It all started with Slumdog Millionaire. Well, not quite. But let’s just say, what came before was the backstory.
So the Danny Boyle blockbuster had not yet hit the movie theatres in India. But the Internet was deluged with stories about a Hollywood movie that was set in India and had an all-Indian cast. So what kind of movie was that? Hollywood, Bollywood, or crossover? Never mind the definitions, as soon as the movie released in India, there was intense debate over the word “Slumdog”. Even as the movie found favour with a huge section of Indian movie buffs, another equally large and vocal group was engaged in SM-bashing. ‘Hollywood is selling India’s poverty”, shouted the bashers while the movie’s fans shot back: ‘It showcases the never-say-die spirit of India’.
All the heated arguments translated into even more ticket sales and even more furious debates, both online and offline. Somewhere in the flurry of blogs and opinion forums, I came across a screenwriting site that asked readers to send in questions to Simon Beaufoy, the screenwriter who wrote the compelling script based on the novel Q&A by Indian author Vikas Swarup. On a whim, I shot off a question to Mr. Beaufoy. A couple of weeks later, Mr. Beaufoy had answered mine along with a bunch of others sent in by other wannabe screenwriters like me. So here was I sitting in India asking a craft question to Mr. Beaufoy in Los Angeles and both the question and the answer were being read by, among others, one person in Dar-es-Salam in Tanzania.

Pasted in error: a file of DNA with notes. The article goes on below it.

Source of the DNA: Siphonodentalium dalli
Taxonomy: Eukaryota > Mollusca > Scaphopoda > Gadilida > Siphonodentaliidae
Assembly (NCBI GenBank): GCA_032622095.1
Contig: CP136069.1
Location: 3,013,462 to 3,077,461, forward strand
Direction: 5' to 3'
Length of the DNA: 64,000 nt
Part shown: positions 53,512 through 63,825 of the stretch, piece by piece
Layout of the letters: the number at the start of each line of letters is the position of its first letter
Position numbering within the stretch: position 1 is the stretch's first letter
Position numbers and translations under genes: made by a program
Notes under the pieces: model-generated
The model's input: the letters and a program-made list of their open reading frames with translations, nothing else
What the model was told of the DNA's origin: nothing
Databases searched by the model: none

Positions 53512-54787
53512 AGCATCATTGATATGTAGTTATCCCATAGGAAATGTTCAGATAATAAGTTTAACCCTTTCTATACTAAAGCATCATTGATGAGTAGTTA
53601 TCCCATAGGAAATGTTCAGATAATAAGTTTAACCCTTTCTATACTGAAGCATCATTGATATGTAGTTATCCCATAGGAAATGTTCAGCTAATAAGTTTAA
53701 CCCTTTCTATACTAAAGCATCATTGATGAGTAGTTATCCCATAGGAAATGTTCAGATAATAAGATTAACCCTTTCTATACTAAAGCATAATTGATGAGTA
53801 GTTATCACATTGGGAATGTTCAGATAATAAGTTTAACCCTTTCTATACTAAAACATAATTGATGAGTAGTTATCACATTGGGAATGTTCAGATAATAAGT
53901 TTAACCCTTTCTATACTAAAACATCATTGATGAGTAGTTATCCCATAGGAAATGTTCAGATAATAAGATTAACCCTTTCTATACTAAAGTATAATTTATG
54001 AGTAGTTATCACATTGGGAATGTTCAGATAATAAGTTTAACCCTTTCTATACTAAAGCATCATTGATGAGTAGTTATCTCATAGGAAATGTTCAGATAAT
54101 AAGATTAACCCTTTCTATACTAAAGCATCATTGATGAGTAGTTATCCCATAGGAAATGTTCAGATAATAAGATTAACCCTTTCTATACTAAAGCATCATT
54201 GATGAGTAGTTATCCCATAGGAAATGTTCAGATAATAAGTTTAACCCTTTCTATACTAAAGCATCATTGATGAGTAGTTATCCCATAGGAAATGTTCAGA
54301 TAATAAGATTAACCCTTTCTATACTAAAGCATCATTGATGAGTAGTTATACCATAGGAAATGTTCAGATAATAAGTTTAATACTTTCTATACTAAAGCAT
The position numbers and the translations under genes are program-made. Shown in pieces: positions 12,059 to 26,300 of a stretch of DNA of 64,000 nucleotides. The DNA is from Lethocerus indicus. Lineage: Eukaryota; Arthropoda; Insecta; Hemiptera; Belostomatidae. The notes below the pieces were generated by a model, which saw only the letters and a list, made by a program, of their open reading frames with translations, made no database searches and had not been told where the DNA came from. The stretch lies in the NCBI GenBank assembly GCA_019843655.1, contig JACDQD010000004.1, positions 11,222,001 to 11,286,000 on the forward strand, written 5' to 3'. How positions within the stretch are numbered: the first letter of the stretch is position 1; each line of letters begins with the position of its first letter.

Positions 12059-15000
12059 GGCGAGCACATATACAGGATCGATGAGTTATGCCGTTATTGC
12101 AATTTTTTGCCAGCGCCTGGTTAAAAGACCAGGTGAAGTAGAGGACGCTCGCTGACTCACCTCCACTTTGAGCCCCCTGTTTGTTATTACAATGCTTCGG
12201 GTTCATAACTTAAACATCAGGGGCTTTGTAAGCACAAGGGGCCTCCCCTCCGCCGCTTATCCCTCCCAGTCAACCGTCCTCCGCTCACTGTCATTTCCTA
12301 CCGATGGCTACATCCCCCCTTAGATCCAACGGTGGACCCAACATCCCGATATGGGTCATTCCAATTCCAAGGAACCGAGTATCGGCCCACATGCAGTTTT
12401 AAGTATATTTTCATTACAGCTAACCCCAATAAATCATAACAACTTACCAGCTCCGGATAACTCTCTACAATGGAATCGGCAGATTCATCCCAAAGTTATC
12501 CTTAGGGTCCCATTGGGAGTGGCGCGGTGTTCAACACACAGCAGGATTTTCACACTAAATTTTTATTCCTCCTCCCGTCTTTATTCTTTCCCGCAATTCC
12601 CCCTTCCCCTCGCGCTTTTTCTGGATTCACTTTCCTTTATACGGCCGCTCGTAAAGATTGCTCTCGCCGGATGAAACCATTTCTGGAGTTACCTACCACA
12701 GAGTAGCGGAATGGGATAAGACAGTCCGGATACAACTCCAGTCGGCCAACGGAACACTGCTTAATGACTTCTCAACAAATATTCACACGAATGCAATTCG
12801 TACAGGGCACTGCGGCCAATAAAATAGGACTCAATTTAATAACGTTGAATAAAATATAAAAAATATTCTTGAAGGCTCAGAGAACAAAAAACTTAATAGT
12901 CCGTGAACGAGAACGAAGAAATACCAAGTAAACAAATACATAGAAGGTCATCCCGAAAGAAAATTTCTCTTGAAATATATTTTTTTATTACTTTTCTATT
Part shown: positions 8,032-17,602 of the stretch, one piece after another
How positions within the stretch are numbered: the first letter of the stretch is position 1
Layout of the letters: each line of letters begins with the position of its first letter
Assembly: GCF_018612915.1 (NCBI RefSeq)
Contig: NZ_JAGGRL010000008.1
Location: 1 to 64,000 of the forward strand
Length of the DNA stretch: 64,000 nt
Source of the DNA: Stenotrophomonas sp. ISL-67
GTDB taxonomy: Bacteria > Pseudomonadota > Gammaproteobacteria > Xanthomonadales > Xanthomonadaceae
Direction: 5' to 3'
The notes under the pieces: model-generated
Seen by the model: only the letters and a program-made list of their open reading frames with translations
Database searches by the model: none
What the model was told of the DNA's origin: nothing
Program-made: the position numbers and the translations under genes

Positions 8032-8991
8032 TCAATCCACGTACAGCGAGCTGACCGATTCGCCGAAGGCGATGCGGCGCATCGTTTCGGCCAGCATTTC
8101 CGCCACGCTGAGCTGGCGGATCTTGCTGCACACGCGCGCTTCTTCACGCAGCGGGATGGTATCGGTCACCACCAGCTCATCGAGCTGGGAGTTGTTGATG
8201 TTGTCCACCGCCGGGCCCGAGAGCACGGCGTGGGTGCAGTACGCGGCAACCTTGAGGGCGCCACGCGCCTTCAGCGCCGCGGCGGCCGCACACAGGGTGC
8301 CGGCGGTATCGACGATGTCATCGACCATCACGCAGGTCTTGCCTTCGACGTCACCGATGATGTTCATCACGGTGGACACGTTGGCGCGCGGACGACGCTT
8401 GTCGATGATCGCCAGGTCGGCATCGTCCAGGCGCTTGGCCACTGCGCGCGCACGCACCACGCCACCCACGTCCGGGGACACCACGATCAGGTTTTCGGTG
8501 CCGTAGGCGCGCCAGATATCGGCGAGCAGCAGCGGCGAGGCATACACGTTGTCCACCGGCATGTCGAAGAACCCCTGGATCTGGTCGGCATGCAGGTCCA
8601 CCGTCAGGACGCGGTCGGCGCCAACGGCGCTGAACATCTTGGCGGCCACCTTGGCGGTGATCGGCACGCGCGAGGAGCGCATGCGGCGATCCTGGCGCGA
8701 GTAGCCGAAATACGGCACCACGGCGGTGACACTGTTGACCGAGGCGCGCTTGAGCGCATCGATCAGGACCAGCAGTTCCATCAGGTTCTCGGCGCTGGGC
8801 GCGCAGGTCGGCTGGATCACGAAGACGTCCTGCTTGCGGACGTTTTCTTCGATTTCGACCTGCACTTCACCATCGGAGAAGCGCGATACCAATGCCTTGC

Enter Runjiv Kapur, Indian filmmaker based in Tanzania, on the lookout for a screenwriter to turn the “idea in my head” into a powerful, compelling script. Would I be interested in taking up the assignment? A few emails are exchanged, a few Skype meetings are held and before I know it, here am I, signing a contract to pen the screenplay for a Bollywood film that would be based on a true-life story.
Serendipity? Or a sign of the global times that we live in? Where ideas reign supreme. Where Hollywood sculpts the tale of a down-and-out Indian slumboy and meets Bollywood more than half-way with an energetic song-and-dance routine. Often times, the twists and turns in a screenwriter’s journey cannot be scripted… And that’s what makes the journey so exciting.